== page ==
We've all seen them before. The late prince Abdul has left us millions in inheritance and we need only provide a minor convenience fee to receive the funds. Advanced fee scams are nothing new and have been circulating the Internet since its inception. Until now, scammers have relied on email correspondence and convincing legal jargon to con victims out of their hard-earned dollars.
Zeus malware continues to plague the Internet with distributions through spam emails and embeds in compromised corners of the web – all designed to exploit unsuspecting consumers. PhishLabs’ R.A.I.D. (Research Analysis and Intelligence Division) recently observed the Zeus malware being distributed through an alarmingly convincing browser warning that prompts viewers to download and “restore settings.”
Figure 1 shows the browser warning which is designed to manipulate viewers so that they believe the alert is based on security preferences that he or she has previously set up. The message creates a sense of urgency and fear, warning of “unusual activity.” The path of origin for how victims encounter this browser message is still under investigation by the PhishLabs R.A.I.D.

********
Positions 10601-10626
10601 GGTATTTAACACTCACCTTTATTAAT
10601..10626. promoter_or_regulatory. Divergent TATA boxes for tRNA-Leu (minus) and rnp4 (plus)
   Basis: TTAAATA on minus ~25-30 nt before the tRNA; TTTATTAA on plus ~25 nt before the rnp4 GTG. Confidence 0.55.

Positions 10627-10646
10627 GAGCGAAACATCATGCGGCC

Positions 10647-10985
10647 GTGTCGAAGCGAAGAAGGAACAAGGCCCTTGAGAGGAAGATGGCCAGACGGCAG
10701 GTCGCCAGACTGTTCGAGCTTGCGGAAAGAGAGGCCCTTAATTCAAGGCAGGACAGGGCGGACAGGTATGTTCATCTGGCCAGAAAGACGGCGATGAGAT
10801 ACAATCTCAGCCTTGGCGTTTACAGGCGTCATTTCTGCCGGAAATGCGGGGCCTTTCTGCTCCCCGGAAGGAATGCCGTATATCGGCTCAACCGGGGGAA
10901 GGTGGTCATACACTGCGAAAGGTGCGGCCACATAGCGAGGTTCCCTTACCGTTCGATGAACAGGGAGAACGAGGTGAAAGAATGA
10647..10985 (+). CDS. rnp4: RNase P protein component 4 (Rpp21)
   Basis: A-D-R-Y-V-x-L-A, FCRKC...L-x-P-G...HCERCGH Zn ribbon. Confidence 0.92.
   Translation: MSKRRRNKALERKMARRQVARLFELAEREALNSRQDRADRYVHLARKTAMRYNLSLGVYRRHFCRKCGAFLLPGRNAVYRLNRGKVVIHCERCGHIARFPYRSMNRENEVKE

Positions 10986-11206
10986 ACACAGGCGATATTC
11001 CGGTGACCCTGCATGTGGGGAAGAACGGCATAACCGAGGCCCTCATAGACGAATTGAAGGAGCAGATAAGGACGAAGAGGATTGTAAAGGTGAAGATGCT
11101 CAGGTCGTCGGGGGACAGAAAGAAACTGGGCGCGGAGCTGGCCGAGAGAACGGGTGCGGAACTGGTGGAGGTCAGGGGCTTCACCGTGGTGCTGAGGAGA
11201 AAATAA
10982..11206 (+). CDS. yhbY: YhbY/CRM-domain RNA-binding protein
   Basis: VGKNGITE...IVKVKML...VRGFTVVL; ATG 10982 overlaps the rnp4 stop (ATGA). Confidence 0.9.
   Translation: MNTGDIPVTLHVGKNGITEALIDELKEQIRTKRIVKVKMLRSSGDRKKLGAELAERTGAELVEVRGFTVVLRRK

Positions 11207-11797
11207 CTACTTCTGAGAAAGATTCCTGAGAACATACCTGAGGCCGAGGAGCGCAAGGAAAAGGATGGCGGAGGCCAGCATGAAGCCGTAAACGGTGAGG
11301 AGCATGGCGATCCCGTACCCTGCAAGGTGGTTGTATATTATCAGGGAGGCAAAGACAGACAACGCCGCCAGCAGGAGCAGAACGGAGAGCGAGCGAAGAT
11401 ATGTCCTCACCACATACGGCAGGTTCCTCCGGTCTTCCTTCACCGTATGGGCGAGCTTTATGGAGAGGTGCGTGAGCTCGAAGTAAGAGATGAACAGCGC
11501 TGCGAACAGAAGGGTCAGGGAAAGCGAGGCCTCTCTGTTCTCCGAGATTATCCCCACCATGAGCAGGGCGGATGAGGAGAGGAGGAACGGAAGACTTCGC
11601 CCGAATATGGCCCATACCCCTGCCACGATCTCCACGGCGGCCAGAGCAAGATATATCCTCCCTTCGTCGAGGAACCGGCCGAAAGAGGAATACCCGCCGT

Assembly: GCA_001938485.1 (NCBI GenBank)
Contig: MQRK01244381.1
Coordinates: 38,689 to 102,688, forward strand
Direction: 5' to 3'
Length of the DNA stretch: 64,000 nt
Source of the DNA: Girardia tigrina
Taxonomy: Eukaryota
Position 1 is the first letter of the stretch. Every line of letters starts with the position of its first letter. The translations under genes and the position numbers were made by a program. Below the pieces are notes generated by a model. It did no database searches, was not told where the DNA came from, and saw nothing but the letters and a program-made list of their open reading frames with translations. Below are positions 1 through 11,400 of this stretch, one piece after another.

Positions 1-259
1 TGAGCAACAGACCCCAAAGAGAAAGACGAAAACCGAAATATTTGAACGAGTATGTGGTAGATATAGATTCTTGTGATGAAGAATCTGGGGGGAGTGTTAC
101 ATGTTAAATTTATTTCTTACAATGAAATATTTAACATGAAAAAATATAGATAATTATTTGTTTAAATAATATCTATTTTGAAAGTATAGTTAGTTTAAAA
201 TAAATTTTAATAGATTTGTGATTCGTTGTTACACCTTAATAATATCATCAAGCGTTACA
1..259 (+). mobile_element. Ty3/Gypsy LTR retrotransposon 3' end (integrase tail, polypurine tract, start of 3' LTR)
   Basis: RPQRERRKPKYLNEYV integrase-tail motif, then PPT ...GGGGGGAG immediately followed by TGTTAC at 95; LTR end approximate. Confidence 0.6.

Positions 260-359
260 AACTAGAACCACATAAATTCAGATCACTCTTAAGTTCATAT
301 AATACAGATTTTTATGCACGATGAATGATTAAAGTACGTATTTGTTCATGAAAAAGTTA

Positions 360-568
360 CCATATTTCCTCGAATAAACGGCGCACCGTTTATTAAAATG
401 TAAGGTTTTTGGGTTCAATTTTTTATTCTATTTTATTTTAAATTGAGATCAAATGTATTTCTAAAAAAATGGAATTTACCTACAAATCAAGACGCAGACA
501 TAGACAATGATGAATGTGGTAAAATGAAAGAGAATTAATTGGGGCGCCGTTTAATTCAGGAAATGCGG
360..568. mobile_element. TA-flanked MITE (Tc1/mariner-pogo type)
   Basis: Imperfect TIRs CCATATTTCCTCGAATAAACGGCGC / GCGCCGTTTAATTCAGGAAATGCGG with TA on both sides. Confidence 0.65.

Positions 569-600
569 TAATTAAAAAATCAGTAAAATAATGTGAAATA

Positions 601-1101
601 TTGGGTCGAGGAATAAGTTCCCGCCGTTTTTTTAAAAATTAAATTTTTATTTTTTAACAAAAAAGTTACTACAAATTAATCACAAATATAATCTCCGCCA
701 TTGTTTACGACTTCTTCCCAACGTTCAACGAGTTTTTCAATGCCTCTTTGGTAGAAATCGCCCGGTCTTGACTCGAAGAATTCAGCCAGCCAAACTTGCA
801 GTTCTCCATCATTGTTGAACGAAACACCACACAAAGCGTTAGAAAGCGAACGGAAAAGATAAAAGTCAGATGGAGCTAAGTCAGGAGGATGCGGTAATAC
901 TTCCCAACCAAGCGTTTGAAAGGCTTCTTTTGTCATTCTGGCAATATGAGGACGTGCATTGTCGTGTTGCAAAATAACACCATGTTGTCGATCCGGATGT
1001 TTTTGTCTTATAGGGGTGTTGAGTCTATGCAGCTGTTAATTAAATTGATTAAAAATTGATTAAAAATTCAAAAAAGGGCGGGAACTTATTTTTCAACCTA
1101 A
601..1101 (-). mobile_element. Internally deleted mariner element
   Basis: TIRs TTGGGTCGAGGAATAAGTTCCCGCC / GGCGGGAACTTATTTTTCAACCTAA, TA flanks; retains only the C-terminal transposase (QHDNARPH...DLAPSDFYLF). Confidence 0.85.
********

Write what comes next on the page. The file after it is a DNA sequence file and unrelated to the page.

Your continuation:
On Friday, the full source code of the Dendroid Remote Access Trojan (RAT) was leaked. Dendroid is a popular crimeware package that targets Android devices and is sold on underground forums for $300. Usually the source code for botnet control panels is encrypted, so it was surprising to find the full source code for the Dendroid control panel included in the leaked files. Analyzing the leaked code revealed multiple vulnerabilities due to a lack of user input validation including Cross-Site Scripting (XSS), Arbitrary File Upload, SQL Injection, and PHP Code Execution.